A similarly inventive campaign took place in New York City last summer. Whispering Windows transformed three Manhattan storefronts, which were wrapped in vinyl with imagery of Canadian experiences and accompanied by sounds (such as tourists reacting to a polar bear sighting) emitted within a few meters of the display. Street teams encouraged passersby to check out the windows and handed out CTC branded bottled water. The campaign yielded a 40.3% acceptance rate, with 9,678 people interacting with the windows over a one-month period.

‘Greg is very open to new and innovative ways to penetrate markets,’ says Randy Williams, president and CEO of the Tourism Industry Association of Canada, which represents tourism interests to government. ‘He’s not fixed on traditional means and I think that’s his greatest strength.’

Klassen also led the way for the CTC to take advantage of social media. This past summer, they explored uncharted territory with their Mexican Influencers program. After discovering that about 100 cultural figures heavily influence the Mexican population, the CTC invited four of them to visit different parts of Canada. They were each joined by a content creation team consisting of a writer, a videographer/photographer and a Mexican media partner who would document their journeys in their publication. Art director Felip Fernández del Paso (who was nominated for an Oscar for Frida) visited Alberta and was covered by Caras magazine (the Mexican version of Hello), celebrity chef Mónica Patiño visited Southern Ontario and Quebec and was covered by Travel & Leisure, and fashion designers Julia and Renata Franco visited Quebec and were covered by In Style.

Radar DDB then seeded content online through sites like YouTube, Flikr and MySpace, driving to a microsite, viajeacanada.com, created by Tribal DDB Vancouver. Upon their return, the CTC hosted a launch event that was well attended by Mexican media and VIPs. At the event, each influencer presented a creative installation representing their journey. At press time, they had generated over $200,000 worth of media coverage and about 13,000 page views of the microsite.

‘We didn’t ask too much of [the influencers],’ says Klassen. ‘We just hoped they would be inspired to talk about Canada. In the end, Felip said to the media in Mexico that he decided Canada was the new black.’ While there are no set plans yet, Klassen says he hopes to see the Influencer program applied to other countries in the near future.

While strong programs in individual countries have their benefits, one of the key lessons the CTC had learned from their research was that Canada’s customers have similar characteristics regardless of which country they come from. This led Klassen to realize that thinking globally was the way to go: ‘Now instead of nine-times the agency fees or nine-times the media plans, we can build one singular message that appeals to our travellers in all of our markets.’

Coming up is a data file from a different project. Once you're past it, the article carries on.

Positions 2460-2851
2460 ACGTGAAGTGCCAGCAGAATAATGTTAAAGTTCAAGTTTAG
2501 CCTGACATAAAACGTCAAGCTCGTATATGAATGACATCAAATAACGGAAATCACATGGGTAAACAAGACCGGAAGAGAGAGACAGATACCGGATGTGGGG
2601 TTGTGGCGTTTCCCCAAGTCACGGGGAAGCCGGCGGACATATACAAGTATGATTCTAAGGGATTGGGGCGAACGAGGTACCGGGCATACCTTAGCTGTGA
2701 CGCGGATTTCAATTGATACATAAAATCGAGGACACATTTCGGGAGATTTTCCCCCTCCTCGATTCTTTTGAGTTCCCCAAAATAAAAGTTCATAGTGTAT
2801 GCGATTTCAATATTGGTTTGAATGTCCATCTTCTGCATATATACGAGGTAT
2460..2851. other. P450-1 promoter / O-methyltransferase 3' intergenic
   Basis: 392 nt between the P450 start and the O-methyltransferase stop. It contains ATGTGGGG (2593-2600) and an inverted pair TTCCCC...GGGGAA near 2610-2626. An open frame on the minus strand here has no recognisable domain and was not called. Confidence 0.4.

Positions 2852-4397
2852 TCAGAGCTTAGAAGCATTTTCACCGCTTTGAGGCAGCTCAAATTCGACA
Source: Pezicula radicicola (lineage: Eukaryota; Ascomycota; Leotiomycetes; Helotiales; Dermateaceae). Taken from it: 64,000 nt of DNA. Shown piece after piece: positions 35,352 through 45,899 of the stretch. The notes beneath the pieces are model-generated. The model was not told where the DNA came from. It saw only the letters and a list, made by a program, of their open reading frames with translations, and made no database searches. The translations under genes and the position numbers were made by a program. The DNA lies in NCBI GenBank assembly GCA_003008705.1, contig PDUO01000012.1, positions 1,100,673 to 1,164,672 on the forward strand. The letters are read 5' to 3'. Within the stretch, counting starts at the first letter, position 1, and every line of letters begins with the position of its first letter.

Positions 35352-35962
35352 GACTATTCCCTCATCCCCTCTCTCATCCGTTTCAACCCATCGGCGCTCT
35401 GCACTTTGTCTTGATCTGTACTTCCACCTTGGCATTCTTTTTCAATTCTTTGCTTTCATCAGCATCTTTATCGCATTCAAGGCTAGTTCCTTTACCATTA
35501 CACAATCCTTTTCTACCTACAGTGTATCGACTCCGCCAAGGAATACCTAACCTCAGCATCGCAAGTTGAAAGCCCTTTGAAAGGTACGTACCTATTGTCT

This fall, the CTC embarked on a truly global campaign for the first time, with a social media twist. It unveiled four spots that appear on television in their target countries (it’s already playing in the U.K. and will roll out in other countries this year), and will circulate the web. The CTC turned to YouTube to find four 15-second videos of real visitors having genuine experiences, for example, Vancouver kayakers reacting when a seal jumps into the back of their kayak. The spots end with the ‘Canada Keep: Exploring’ message. ‘Our customers really didn’t want a glossy over-produced kind of [ad] that some of our competitors are doing,’ says Klassen. ‘Since we understand our customers so well, we wanted to create something that would really resonate with them.’

Klassen hopes that the traveller-generated video campaign will drum up interest in Canada leading up to the 2010 Olympics. In the coming year, the CTC will focus their efforts on the media that will cover the Games. They’ll be inviting the rights-holding media and select members of the unaccredited media to various parts of the country, giving them experiences they can write (or broadcast, or blog) home about. Klassen says the goal is to ‘change their perceptions in advance’ so that when they’re covering the human interest side of Canada and the Olympics, they’ll also get an understanding of what Canada is about.

Thinking outside the box seems to come naturally for Klassen, whose colleagues describe him as collaborative and open-minded. And this approach is doing wonders to an image that has gone from outdated to cutting-edge and cool. Of course, loving your subject matter doesn’t hurt. ‘It’s pretty great to get up in the morning and know what you’re doing is marketing Canada,’ says Yvonne van Dinther, managing director at Radar DDB. ‘I think he feels that very strongly.’

Watch your back, Australia.